The government, however, can validly claim the defence that the freedoms of Articles 21 and 25 are not absolute in nature and are indeed subject to public health, morality and order. On these grounds, it is necessary for the state to take all possible measures, sometimes even subverting individual interests in order to serve the common good or public interest. However, just making it compulsory is not enough. The government needs to complement this by ensuring uniform and ready accessibility of the vaccine throughout all sections of society and at the same frequency and free of cost so that the rural poor do not get excluded from this purpose as that would defeat the defence of the public interest.

Instances in history where governments have forcefully performed medical surgeries on people

Forced sterilisation in India

There have been countless interventions by the governments of countries all over the world, some so grotesque and inhumane with relation to forced medical surgeries on people mainly sterilization and vaccination for certain epidemic diseases.

Forced sterilization of men had been adopted as a method of the official Family Planning Policy to control the exponential population growth and grapple with the emergency situation by the government in power in India between the 1950s and 70s. Sanjay Gandhi’s four-point programme, whose main aim was mass sterilization, wreaked fear among all men in 1976. Women too were made to accept Intrauterine Devices (IUDs) between 1965-66 and the first sterilization camp for men was carried out in Kerala in 1971. Men were forced into this sterilization for fear of losing their jobs, facing salary cuts and means of livelihood in general. In 1976 alone, India sterilized 6.2 million men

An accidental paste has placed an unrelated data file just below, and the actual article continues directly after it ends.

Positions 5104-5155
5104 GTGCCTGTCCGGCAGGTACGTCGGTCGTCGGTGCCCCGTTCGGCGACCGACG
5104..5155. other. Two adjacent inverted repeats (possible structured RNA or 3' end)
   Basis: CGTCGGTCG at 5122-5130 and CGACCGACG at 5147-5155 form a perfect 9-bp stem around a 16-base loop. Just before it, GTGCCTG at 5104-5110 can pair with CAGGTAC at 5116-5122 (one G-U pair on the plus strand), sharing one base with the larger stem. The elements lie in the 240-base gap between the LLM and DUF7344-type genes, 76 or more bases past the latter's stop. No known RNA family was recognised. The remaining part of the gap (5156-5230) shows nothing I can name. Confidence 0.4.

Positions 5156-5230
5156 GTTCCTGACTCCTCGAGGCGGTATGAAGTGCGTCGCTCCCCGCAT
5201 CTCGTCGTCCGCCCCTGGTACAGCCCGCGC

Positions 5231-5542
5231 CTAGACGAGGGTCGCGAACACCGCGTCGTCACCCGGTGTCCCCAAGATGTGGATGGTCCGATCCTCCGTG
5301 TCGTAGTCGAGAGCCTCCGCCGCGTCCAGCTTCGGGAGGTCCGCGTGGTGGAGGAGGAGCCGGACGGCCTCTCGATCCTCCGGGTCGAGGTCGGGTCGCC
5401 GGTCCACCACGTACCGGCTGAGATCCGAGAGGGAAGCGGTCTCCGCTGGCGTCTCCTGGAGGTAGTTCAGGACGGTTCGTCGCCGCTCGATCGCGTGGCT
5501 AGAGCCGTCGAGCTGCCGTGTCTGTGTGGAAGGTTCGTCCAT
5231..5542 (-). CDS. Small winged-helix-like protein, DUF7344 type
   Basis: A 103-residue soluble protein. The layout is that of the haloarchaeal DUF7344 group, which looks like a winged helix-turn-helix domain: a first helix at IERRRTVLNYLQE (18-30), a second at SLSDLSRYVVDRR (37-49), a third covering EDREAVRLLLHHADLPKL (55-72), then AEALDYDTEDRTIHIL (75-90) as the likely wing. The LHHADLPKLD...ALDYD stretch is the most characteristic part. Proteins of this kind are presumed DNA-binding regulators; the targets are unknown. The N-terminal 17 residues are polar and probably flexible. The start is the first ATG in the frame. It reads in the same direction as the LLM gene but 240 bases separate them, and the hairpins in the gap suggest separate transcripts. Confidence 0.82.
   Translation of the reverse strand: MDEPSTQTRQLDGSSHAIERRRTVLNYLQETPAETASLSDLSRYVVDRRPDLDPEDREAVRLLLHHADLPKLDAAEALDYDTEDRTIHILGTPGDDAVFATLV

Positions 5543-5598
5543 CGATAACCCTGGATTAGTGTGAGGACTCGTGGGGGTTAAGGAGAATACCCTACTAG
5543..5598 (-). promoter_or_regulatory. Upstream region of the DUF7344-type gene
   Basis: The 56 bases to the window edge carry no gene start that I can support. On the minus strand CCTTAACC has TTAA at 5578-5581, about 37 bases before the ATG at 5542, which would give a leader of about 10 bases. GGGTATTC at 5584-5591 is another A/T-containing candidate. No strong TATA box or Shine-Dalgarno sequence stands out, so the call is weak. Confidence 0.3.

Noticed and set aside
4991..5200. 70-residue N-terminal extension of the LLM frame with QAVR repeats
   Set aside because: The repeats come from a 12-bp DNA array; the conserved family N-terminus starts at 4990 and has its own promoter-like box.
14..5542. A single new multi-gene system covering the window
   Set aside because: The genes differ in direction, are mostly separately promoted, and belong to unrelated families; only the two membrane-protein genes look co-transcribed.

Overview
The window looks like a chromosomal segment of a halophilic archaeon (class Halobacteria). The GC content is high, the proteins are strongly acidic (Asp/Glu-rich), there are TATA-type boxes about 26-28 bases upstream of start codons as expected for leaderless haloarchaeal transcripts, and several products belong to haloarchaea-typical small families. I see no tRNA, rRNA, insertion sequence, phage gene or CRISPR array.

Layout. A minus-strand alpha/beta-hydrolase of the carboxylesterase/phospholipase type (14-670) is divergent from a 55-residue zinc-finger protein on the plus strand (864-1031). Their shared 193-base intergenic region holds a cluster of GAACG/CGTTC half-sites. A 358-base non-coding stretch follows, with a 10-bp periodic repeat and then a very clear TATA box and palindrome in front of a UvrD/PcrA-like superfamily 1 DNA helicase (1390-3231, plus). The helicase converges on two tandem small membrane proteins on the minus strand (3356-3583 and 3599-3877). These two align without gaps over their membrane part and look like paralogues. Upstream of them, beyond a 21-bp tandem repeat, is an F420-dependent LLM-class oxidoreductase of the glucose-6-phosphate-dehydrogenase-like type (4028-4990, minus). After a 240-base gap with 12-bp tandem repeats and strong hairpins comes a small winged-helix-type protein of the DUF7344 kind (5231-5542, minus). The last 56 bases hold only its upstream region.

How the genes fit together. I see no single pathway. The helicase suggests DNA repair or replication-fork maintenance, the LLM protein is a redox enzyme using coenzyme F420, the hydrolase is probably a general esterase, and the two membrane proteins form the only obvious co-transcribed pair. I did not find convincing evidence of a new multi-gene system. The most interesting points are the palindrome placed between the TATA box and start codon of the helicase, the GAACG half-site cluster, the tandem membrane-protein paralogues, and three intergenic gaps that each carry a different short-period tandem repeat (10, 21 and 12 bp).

When it gradually came to light that sterilization of men would reduce their fertility as compared to women, the strategy soon shifted to sterilization of women who were less likely to protest about the same and who received significantly less, if at all, any compensation for taking part in the same process as their male counterparts. Countless women even lost their lives during this dark period of history which is still prevalent in some parts of the country even today, such as Chhattisgarh.

Forced sterilisation of Uyghur Muslims in China

China is another horrific example where the government has established mass detention camps, wherein, the Uyghur Muslim women who are the minority Muslim women population in China were forcefully made to undergo sterilization procedures which amounted to a sort of demographic genocide. 

Forced vaccinations in the US

The 1898-1904 smallpox epidemic in the United States of America was another instance where people consisting of men, women and even children were dragged out of their houses and into the streets at night by police and other officials who forcefully injected them with smallpox vaccine in order to contain the epidemic. 

Mandatory vaccination of healthcare workers